A small but select group of our membership gathered to discuss this book, which took us back to a recurring theme amongst our reading choices – books dealing with the two world wars of the twentieth century.
The proposer had made four recent visits to Berlin and has a fascination with the city. He mentioned that more attention is paid there to the fall of the Berlin Wall than to the darker history of the war years. (In this context we discussed the perpetuation of German guilt, and the relish of UK and USA media for World War Two stories and films.) He considered Roger Moorhouse’s book to be well-researched, and successful in capturing what it must have been like to live through the war years in Berlin. We agreed with this, finding Moorhouse’s writing style fluent and engaging, and enjoying the tapestry of subjective viewpoints quoted from his primary sources. The fact that Moorhouse used letters and comments from ordinary individuals rather than resorting to academic or secondary sources made the book very readable and accessible.
We did find that the organization of the book was a little confusing. Because Moorhouse chose to deal with broad themes – for example chapters on radio broadcasting and on air raids – we sometimes felt a little adrift chronologically. It was suggested that a list of significant dates and events at the start of the book would have been a useful reference point.
Many fascinating aspects of life in Berlin during the war years were unearthed by Moorhouse, several of which had not occurred to us. We were surprised by the evidence that much of the population was far from keen on Hitler’s war, and that attitudes to Hitler became considerably more critical (albeit not openly) as the war began to go badly for Germany.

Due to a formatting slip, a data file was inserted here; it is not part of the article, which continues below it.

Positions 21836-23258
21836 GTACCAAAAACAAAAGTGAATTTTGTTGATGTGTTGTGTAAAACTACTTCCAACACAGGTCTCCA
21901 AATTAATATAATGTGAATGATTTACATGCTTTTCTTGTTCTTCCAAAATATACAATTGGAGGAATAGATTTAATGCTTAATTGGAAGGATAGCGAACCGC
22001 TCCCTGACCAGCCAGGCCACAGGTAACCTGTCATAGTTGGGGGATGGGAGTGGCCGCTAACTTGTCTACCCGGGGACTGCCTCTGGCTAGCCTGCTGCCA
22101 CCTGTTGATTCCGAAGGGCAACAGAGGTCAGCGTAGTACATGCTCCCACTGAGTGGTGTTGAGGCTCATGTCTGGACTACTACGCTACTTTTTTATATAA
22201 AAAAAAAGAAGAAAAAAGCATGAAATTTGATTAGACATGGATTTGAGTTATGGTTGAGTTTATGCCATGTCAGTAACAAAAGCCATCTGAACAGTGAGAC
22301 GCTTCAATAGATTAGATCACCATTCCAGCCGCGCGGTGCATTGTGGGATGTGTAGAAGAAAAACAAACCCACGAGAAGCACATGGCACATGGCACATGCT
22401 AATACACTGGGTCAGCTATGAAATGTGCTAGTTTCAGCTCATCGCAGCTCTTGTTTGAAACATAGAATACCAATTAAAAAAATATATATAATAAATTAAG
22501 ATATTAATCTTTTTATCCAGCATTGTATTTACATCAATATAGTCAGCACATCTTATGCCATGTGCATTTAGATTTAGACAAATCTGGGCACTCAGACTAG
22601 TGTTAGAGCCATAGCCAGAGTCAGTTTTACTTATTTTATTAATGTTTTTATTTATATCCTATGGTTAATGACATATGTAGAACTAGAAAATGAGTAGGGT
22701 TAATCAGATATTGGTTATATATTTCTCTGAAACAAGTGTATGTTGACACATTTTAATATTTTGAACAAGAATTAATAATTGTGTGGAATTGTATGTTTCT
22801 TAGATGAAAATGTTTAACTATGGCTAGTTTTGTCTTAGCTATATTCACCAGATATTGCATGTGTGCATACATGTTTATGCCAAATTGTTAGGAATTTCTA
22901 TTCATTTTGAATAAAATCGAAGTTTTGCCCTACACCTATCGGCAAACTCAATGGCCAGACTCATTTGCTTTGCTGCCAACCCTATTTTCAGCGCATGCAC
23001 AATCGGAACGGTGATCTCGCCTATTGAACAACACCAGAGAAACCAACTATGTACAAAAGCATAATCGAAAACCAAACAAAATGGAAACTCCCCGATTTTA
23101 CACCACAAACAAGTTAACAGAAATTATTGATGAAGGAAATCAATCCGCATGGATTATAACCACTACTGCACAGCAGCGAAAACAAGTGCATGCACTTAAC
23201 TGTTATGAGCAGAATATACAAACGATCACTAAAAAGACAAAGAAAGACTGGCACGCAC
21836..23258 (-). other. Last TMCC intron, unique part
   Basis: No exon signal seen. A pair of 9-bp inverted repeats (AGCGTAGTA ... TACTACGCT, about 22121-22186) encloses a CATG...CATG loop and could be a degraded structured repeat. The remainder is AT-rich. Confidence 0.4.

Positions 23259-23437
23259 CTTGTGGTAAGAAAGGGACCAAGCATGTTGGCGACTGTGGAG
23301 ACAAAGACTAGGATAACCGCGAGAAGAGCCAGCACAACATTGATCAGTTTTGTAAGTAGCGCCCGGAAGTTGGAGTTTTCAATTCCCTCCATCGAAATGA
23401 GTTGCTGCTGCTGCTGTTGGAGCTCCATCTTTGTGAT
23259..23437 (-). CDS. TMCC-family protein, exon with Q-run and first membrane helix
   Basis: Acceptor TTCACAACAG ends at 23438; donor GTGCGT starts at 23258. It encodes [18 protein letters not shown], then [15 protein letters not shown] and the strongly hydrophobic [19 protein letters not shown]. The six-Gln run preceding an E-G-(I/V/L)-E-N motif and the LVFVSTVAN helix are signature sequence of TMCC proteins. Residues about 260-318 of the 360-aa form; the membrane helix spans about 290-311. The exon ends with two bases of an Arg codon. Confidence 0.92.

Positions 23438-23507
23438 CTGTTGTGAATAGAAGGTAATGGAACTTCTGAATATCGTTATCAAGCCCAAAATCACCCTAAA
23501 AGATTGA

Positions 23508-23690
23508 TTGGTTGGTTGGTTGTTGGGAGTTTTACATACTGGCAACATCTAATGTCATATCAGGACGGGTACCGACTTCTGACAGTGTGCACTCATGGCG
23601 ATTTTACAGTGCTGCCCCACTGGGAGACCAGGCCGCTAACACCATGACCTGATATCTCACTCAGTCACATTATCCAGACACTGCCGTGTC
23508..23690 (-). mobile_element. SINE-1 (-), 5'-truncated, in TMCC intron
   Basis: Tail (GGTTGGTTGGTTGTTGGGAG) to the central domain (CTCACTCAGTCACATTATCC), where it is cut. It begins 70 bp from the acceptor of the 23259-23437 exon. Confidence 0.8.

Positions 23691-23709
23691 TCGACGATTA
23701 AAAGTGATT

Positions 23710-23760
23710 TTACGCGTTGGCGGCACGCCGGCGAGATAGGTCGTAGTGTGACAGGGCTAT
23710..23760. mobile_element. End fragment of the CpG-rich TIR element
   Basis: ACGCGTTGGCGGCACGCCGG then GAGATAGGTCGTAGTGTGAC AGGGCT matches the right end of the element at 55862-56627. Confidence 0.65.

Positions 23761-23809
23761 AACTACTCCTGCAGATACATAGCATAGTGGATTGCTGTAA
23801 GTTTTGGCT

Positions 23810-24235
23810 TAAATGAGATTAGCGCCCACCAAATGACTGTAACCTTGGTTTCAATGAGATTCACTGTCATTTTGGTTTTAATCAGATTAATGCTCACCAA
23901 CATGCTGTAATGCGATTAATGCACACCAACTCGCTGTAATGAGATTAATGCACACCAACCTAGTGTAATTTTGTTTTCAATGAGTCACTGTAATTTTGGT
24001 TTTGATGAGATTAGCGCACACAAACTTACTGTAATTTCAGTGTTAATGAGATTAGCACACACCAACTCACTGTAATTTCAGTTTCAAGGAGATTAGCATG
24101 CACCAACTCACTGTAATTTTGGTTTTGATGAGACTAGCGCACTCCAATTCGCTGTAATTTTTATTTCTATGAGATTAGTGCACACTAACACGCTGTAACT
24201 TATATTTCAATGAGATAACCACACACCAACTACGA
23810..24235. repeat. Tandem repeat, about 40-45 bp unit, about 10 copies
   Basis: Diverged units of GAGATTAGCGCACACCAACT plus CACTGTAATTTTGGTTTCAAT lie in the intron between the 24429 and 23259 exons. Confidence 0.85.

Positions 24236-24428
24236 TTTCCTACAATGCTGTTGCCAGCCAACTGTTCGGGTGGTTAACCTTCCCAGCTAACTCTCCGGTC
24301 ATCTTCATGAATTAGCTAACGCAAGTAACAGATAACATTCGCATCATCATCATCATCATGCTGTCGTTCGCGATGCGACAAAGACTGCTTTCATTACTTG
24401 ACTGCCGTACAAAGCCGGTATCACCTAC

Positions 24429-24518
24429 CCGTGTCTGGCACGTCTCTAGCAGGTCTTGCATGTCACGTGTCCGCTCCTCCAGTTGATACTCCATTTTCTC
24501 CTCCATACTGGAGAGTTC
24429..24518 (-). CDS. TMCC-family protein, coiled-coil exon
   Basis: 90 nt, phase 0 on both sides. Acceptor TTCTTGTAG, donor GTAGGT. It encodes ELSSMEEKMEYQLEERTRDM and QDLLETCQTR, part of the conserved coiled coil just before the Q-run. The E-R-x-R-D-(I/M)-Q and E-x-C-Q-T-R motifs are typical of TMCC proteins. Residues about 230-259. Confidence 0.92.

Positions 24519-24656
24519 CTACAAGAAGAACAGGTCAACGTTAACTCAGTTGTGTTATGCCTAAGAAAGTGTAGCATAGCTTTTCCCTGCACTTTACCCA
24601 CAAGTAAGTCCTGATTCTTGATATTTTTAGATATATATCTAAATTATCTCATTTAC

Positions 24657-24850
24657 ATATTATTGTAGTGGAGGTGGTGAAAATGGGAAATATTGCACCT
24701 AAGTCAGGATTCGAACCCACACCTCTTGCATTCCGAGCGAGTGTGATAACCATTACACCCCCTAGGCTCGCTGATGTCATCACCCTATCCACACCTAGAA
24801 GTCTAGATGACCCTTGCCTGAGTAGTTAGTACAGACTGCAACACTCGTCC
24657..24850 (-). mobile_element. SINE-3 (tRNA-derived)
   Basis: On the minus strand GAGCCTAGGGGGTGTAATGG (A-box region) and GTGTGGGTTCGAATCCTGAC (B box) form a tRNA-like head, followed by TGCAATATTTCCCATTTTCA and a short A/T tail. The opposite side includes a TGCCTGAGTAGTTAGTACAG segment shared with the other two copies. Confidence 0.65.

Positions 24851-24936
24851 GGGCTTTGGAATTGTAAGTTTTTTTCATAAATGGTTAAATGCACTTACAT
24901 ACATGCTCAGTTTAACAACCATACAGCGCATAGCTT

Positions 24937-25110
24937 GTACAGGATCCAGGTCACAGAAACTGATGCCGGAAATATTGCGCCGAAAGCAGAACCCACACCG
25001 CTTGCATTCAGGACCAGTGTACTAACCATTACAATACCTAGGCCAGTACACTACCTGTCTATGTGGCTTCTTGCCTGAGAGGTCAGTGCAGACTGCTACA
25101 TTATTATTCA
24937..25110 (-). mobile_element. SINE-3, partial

It was interesting that the Gestapo were not as universally feared as is commonly assumed, and that only those with something to hide – Communists, Jews, and anti-Nazis – had to be careful. However, the extent of malicious false denunciations that the Gestapo and police forces had to deal with revealed a civic population ill at ease with itself.
When the fall of Berlin was imminent, another surprising fact was the high incidence of suicides. This was partly due to the terror of the Bolsheviks that propaganda had produced, and indeed when Russian troops occupied the city there was a rampage of raping and looting. When Berlin was largely smashed to rubble, people resorted to chalk messages on the ruins of their houses to communicate with friends, family and neighbours where they were to be found.
Moorhouse backed up his anecdotal accounts with an array of facts and figures – for example about the nature of the artillery in use, and the numbers and types of aircraft involved in raids. He also gave a detailed account of the various types of camps set up by the Nazis – for imported foreign slave labourers, for criminals, and of course for the elimination of the large Jewish population. It was interesting to discover how large was the number of foreigners in Berlin during the war years, keeping the economy running while German men were away serving in the armed forces.
We discussed more general points about Nazism and the war. We speculated that the law-abiding and well-structured nature of German society made the people more susceptible to Nazi organisation and militarism, and more open to Nazi propaganda relating to racial superiority. The call to restore national pride after the humiliation of the Treaty of Versailles was also a powerful weapon in Hitler’s appeal. Our own satisfaction at the current (2016) achievements of UK athletes at the Olympic Games testified to the universality of nationalistic pride.
We commented on ‘what a bunch of oddballs’ the Nazi leadership were. We discussed the funding of the war – on Germany’s part through the looting of France and the Jewish population, on the UK’s part through loans from the USA, which left the UK a much poorer country than after World War One. The film ‘Downfall’ about the last days of Hitler was recommended by the proposer, and we wondered – without coming up with an answer – whether there was a book that dealt with London during the Blitz in as thorough and interesting a way as Moorhouse had written about Berlin.